Last week we announced the newest cohort of winners of the Weston Charity Awards. When a charity applies to the Awards, we always ask what they would like to get out of a mentoring relationship with senior business leaders.
There are a variety of things: confidence; an improved strategy; strengthened governance… But the one thing comes up above all others is money.
How can engaging with a group of people from outside the charity sector help you to navigate the specialist field of charitable funding? Here are three lessons I’ve taken from the charities we’ve worked with.
1. A funder won’t fund what it can’t understand
I get it – you’ve been talking and writing about your organisation for so long that you have your elevator pitch down. But do you really? Often we get so wrapped up in our own charities that our messaging is not as clear as we think. We are surrounded by people who know what we do so well that we don’t notice that what we say is full of jargon, muddled or overly broad.
This is where mentoring and coaching can play a life-saving role, as it provides an external viewpoint about how you are perceived. One example of this in practice would be when we worked with a charity that had not considered the importance of its mission and stated social objectives, taking it for granted that its work – in this case youth work – would be accepted as worthwhile. The charity’s team of mentors helped them to develop a mission which (crucially) differentiated them from other similar organisations, which in turn helped them better articulate the long-term goals of their projects. They saw their funding success increase dramatically, winning every bid they went for over the next year.
2. Know where you’ve come from
Part of the process of creating a strategy – which is, of course, a forward-looking piece of work – is to understand what has been happening up to this point and where you are going to go. It can be a very useful exercise to create a visual timeline, showing where your funding is coming from, when it is going to run out and where future funds might come from for those projects.
Having external input into this can be invaluable. I recently worked with a charity that did not realise the timescales involved with securing work until they did this exercise. It showed them that, although funding was in place for a particular period, it was unlikely to be renewed. This, combined with a long lead time on new funding sources, meant that they needed to act quickly. Now they are able to schedule their fundraising activities to best fit with the peaks and troughs of their work and money.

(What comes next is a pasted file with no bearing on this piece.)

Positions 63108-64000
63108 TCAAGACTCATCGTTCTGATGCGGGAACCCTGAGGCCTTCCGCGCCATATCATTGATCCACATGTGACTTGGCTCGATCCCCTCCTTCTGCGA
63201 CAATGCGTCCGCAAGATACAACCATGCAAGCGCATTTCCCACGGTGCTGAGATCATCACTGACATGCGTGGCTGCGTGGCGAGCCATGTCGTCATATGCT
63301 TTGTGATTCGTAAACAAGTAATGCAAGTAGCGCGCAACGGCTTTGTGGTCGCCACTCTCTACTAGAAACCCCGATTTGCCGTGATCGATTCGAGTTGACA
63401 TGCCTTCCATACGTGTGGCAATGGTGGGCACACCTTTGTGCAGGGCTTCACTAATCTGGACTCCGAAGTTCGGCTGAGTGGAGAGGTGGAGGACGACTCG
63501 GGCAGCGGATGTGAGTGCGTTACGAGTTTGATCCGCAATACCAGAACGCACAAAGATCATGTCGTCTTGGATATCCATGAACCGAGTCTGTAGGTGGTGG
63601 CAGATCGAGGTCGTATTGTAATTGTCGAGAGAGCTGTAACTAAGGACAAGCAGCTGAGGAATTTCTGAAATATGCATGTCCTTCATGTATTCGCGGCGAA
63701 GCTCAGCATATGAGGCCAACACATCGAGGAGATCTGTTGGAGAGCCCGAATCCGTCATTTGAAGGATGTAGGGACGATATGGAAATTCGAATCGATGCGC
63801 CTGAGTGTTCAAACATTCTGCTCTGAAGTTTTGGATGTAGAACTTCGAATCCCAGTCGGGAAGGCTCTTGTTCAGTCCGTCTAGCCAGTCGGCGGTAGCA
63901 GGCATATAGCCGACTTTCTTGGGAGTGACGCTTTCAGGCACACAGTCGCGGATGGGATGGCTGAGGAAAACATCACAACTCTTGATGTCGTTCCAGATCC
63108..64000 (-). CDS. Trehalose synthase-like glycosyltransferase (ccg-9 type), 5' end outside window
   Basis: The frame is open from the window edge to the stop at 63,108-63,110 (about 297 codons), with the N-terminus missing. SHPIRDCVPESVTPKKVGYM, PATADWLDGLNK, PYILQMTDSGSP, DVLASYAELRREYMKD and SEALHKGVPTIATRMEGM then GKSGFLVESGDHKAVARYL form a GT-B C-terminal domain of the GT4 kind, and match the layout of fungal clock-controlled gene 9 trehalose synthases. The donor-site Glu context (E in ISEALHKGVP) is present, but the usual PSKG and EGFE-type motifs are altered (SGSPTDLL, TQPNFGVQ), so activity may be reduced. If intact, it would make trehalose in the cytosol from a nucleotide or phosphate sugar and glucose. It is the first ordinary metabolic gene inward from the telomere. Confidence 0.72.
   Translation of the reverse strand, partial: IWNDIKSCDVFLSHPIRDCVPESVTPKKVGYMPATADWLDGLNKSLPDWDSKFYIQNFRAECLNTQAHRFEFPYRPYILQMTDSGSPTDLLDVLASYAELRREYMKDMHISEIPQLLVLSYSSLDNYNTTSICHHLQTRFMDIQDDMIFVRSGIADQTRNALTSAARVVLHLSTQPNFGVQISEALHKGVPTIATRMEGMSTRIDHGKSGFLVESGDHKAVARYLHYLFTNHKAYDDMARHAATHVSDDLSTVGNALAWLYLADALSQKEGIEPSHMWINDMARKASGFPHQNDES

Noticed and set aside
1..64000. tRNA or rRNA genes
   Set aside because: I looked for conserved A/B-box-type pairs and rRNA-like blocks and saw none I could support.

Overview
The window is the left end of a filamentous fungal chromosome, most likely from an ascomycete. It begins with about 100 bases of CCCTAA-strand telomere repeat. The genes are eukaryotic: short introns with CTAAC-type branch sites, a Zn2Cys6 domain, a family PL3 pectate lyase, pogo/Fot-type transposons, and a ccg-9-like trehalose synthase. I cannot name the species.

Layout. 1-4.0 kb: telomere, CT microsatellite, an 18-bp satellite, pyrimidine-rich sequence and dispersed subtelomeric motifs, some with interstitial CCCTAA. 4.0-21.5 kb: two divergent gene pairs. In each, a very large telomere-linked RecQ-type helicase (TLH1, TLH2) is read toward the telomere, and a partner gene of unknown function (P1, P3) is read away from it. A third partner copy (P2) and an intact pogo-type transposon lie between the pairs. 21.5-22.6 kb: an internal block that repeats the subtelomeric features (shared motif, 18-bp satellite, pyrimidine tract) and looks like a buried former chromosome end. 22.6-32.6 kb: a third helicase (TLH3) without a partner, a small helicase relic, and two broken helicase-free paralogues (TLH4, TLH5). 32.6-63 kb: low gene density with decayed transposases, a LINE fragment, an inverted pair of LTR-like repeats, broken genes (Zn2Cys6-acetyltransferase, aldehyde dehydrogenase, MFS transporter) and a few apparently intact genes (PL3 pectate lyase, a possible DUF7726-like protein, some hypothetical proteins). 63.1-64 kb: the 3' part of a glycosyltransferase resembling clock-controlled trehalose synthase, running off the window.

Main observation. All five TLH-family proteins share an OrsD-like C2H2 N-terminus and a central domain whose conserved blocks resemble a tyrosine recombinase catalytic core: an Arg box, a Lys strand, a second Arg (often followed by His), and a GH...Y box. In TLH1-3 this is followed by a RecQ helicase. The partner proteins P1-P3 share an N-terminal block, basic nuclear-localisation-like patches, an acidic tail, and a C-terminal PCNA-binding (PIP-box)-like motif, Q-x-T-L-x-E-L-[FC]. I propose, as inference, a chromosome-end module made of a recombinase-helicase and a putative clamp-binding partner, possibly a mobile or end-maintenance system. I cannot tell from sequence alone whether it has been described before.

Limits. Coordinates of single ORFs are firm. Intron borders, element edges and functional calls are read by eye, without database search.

3. Step away from the day-to-day
You might feel like you don’t have time to engage in strategic mentoring. After all, aren’t you already spending all of your day writing funding applications? Well, put down the pen!
Application after application can only go so far. To be successful, they need to be part of a strategy.
Stopping to take stock can have wondrous effects. I don’t deny there is an opportunity cost, but long-term this will pay off. One of the charities we worked with was seeing most of their applications rebuffed, so during their time with us, they all but stopped writing them – realising the need to analyse why they weren’t having the success they had hoped for. Along with their team of coaches, they were able to create a strategy to focus their energies on a smaller number of projects and the funding sources that were most likely to yield sustainable funds.
So, while it can sometimes feel quite arduous to take time out of your busy day for mentoring and coaching, it can ultimately pay off, helping you be stronger and more successful fundraisers.
Find out how your charity could benefit from the Weston Charity Awards.
James Appleton is Project Manager at Pilotlight.
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